Ingredients (I cut on the butter):
1/2 cup flour
2.5 tbsp butter
2 tbsp sugar
2 tbsp powdered sugar
For the cream:
1.5 cups ricotta
2 squares bakers chocolate
1 tbsp milk
2 tbsp sugar
1 tbsp orange blossom water
To make the boats, beat the eggwhites, add the sugar. In another bowl mix the flour, the powdered sugar and the melted butter. Fold the eggwhite mixture in the flour mixture, gently. Spread this batter in thin round disks on a baking pan, about 2" diameter. Cook at 350 F for 5 minutes. Open the oven and remove the disks, one at a time, and gently 'squish' on top of small coffee cups (if you don't have these, use small glasses):
Hold for a few seconds so the disk takes the shape. Do this with all the disks. I prepared a total of nine disks, some bigger because I didn't have enough small cups. This folding operation must be done quickly otherwise the disks harden and they break instead of folding. I baked the disks in two separate moments so the disks in the oven wouldn't burn while I was folding the others.
Let them cool down on the cup. In the end that's how they should look like:
(you can see how some of them are bigger, those that I folded on the bottom of glasses).
To make the cream, melt the chocolate with the tablespoon of milk and the sugar, under low heat. Add this cream to the ricotta and the sugar, and add the orange blossom water. You can prepare both the cream and the boats the day before the dinner, but spoon the cream on the boats only before the dinner.
Cut pieces of fruit (I'd have liked the strawberries, as suggested in the orginal recipe, but they are not in season now, so I had bananas, oranges and apples) and place them nicely on top of the dessert. Serve with tufts of whipped cream.
Lucas and I wanted to have a more intimate dinner with Crissy and David so we could get to know David a little better, and also, so I could let him try a real 'Italian' dinner.
It was a very nice dinner. We enjoyed their company very much and I was very happy that David liked my cuisine :)
So here is the menu:
Insalata di verdure e anacardi / Veggy and cashew salad
Tagliatelle con kale, ricotta, gorgo e pomodori / Tagliatelle with kale, ricotta, gorgonzola and tomatoes
Barchette dolci alla frutta / Sweet little boats with fruit
Note: this was not a complete Italian dinner. There wasn't a 'second course', including meat and vegetables, there wasn't a cheese platter, and there wasn't a fruit platter. But I really think that's too much for one dinner so very rarely I make a real complete dinner. I think this was a good amount of food for us :)
Recipes and pictures follow.
Farinata is a typical dish from Liguria, which I really like and crave from time to time. It's a very thin 'pizza' made of chickpea flour. The only problem about it is that I can make it well only once in a while :) To make it, you have to mix chickpea flour and water in a ratio that varies a lot depending on who's explaining the recipe to you. I think 1:2 (flour:water) is about right, but that doesn't seem to work all the time (ok, I must admit, my ratio is not always the same :) ). Anyway, that's just it, then you add a bit of salt and you let it rest for a few hours before making the farinata. Place a non-sticking paper in a baking pan and add about 1-2 tbsps olive oil on it, then pour the liquid mixture on it and bake at 400F for ~15-20 minutes, until it solidifies and becomes crispy. Now, the problem is that my oven is not perfectly even, neither in temperature nor as flatness, so I always get one side thinner and that starts burning.. so I have to take out the farinata and slice out that part before it burns, then I put it back in the oven and so on. Although, sometimes it seemed to work better. So I'm not sure what's the trick. Anyway it usually turns out very good, even though you may waste part of it because it gets burnt. It's a really good food, so I'd recommend you to try it!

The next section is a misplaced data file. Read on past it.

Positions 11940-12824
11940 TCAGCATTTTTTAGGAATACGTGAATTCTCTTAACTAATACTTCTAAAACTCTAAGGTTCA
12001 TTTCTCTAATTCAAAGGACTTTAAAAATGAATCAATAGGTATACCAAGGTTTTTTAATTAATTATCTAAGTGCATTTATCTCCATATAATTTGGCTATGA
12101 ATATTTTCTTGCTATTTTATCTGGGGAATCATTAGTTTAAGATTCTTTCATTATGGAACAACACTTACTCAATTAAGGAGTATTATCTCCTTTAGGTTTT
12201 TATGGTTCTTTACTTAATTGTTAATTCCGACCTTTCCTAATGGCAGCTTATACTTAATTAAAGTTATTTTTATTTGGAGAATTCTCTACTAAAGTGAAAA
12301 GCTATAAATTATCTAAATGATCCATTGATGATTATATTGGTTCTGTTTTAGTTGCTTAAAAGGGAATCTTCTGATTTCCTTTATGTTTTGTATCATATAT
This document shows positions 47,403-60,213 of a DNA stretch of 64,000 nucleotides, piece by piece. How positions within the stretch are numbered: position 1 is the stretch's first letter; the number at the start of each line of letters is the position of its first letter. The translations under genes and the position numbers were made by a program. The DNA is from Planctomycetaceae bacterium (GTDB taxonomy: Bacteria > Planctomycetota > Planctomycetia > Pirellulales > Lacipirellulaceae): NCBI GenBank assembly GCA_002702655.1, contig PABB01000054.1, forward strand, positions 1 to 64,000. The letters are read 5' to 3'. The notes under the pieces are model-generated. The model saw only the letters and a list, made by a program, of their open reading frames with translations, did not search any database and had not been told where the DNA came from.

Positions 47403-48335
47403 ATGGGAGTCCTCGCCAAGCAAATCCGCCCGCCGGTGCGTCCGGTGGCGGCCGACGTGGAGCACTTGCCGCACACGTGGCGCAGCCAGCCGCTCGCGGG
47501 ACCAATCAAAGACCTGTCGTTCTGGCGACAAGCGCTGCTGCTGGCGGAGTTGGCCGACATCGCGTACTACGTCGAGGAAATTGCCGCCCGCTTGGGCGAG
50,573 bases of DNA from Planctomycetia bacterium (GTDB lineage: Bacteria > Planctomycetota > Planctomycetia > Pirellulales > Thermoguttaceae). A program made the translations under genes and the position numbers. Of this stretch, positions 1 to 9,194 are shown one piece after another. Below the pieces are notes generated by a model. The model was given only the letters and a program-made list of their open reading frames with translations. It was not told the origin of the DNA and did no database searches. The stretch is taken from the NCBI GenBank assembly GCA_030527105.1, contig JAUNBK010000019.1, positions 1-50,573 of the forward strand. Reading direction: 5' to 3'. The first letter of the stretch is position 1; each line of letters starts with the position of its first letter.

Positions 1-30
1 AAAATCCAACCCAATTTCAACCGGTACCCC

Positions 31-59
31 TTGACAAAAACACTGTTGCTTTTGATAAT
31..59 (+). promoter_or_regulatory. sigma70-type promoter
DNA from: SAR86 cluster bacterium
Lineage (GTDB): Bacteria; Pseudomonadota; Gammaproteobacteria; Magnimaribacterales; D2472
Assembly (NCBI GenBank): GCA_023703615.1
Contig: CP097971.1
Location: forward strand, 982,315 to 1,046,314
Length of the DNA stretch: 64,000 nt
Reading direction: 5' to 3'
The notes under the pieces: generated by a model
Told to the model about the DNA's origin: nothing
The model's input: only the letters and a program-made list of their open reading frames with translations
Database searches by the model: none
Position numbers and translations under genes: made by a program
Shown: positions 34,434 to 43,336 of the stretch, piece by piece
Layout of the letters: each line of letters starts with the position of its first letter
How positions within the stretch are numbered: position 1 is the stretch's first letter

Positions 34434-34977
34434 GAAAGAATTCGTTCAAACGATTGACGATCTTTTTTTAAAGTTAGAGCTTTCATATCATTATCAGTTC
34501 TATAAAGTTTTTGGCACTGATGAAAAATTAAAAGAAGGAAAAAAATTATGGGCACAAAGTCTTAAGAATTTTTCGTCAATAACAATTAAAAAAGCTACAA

Serve it sprinkled with black pepper, hot.
Insalata di verdure e anacardi
This salad is made with cabbage, peppers, carrots and tomatoes, simply dressed with olive oil, garlic (finely cut) and balsamic vinegar (and salt obviously), and generously sprinkled with cashew nuts. Very good!
It's not a typical Italian salad but it's something in the same mindset of Italian dishes: simple and good ingredients and a light dressing.
Tagliatelle con kale, ricotta, gorgo e pomodori
This is not a traditional Italian recipe either (especially because Kale doesn't exist in Italy), but it's something that again reminds of Italian pasta dishes. We rarely use meat on the pasta (except in the ragu sauce, for example), whereas in the US a lot of pasta dishes have pieces of chicken, or something similar on top.. Italian pasta is very often with vegetables, cheese and if you want something more fancy, fish.